Precisely one month after HBO Now debuted on iOS devices, we are getting a sense of how many consumers are paying for the mobile service. Based on App Annie statistics, the early traction looks terrific. HBO Now this week hit the No. 1 spot on the U.S. iPad revenue chart — and even more interestingly, it has soared to the No. 2 spot on the super-competitive U.S. iPhone revenue chart.

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This last achievement is significant because it looks like there are plenty of consumers who are willing to pay for streaming video even on a smartphone screen. Many expected HBO Now to make a lot of money on the iPad but few thought it could displace Game of War in terms of generating revenues.

Revenue chart performance of this level would typically mean at least $30 million to $50 million in monthly revenue. Of course, HBO is not going to sustain this level for very long since the download performance of HBO Now has deteriorated in recent weeks, as expected. After cracking iPad top 20 download chart in its debut week, the app has drifted out of Top 150 this week.

But it clearly is very impressive that HBO has been able to translate the early, brief stint of its mobile app as a top 20 iPad download into the No. 1 iPad sales position. Early downloaders are signing up for the $15-per-month subscription service at a healthy clip.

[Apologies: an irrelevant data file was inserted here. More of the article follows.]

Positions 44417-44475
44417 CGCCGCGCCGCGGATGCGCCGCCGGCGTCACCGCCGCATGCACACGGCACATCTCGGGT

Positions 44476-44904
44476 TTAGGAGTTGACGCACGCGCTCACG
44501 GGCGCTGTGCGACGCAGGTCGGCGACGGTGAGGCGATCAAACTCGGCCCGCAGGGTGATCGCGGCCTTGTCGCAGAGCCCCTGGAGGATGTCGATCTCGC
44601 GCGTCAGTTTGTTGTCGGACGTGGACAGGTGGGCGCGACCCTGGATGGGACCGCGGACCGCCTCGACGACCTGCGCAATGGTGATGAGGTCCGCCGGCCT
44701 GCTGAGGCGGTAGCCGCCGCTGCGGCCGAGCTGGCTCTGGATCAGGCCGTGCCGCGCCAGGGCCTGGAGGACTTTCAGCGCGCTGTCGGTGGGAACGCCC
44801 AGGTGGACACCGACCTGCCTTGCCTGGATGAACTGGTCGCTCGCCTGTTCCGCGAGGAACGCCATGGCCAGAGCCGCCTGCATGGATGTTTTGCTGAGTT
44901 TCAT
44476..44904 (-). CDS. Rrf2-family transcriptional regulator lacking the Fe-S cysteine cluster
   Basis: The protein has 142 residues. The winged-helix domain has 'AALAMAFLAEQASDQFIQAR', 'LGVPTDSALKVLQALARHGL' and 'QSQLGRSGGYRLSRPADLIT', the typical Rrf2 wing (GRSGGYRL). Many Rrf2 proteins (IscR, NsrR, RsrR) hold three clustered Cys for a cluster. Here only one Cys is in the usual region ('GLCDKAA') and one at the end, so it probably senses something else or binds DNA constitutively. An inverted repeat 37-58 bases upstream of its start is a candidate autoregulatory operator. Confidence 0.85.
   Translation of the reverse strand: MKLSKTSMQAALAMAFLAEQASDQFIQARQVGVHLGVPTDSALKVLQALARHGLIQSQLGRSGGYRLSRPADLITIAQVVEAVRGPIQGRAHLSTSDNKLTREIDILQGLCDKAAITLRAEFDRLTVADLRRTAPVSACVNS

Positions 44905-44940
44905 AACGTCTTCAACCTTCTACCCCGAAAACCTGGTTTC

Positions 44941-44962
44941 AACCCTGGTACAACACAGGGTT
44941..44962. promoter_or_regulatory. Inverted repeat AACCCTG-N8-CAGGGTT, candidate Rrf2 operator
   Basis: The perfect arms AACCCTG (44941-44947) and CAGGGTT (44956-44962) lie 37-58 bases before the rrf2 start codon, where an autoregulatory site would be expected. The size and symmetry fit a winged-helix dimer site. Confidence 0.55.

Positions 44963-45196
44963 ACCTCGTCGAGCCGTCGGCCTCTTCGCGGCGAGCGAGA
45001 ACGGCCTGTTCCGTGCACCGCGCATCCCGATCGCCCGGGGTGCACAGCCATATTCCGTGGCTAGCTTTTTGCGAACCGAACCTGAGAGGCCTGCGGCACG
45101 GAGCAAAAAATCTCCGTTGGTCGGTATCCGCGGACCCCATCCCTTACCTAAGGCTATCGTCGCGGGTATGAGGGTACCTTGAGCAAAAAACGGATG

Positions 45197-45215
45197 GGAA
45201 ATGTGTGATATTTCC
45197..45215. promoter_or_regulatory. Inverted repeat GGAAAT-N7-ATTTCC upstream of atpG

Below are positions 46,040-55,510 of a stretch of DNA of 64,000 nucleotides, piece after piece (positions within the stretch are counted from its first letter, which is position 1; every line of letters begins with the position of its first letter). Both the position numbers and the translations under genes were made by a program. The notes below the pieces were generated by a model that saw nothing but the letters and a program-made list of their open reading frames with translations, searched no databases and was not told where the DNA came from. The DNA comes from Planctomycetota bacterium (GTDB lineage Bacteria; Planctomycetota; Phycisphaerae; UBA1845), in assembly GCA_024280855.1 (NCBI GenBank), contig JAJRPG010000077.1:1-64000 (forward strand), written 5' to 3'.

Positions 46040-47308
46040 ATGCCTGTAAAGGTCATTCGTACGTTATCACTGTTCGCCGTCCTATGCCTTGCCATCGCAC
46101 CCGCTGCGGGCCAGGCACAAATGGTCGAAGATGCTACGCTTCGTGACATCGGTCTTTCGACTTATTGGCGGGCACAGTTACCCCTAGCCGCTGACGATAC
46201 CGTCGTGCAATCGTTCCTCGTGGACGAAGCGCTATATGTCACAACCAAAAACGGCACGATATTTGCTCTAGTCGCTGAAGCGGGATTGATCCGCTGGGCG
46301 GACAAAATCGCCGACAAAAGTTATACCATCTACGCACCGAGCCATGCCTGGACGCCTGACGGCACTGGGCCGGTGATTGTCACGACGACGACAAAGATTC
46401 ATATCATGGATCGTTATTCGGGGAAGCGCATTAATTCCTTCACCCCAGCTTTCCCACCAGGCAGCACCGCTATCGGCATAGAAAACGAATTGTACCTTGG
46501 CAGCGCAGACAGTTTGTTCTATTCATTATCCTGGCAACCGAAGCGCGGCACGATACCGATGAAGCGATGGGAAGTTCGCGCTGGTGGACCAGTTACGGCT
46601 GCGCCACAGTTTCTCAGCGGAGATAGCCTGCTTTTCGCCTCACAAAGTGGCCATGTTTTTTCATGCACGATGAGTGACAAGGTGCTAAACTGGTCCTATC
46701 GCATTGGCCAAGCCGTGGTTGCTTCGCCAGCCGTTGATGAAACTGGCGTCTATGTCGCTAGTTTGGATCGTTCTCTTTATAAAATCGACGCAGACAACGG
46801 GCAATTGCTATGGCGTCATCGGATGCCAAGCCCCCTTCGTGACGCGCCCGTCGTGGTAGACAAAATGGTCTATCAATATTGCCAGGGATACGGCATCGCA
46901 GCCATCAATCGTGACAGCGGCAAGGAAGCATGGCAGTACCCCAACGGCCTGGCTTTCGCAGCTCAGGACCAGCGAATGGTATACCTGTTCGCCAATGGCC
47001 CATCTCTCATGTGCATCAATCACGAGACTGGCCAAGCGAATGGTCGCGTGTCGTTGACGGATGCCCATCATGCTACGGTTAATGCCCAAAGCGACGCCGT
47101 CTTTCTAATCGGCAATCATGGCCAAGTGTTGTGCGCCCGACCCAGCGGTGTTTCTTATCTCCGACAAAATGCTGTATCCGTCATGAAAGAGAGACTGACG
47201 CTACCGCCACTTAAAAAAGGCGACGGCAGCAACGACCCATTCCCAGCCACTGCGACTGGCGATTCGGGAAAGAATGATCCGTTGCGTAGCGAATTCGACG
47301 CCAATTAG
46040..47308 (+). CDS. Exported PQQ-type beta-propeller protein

It is extraordinarily difficult for anything but a war strategy game to hit No. 1 on the iPad or iPhone revenue charts. Music streaming services with massive user bases have not been able to do that. Hugely popular casino game franchises with ultra-polished monetization strategies have only managed to hit the top of US sales chart for a few hours over the past year.

HBO is off to a robust start indeed on its mobile adventure. Now the question is whether it can sustain these strong revenues after the first wave of interest has peaked. And an even bigger question: How many other streaming video apps can get even close to this level of sales success?

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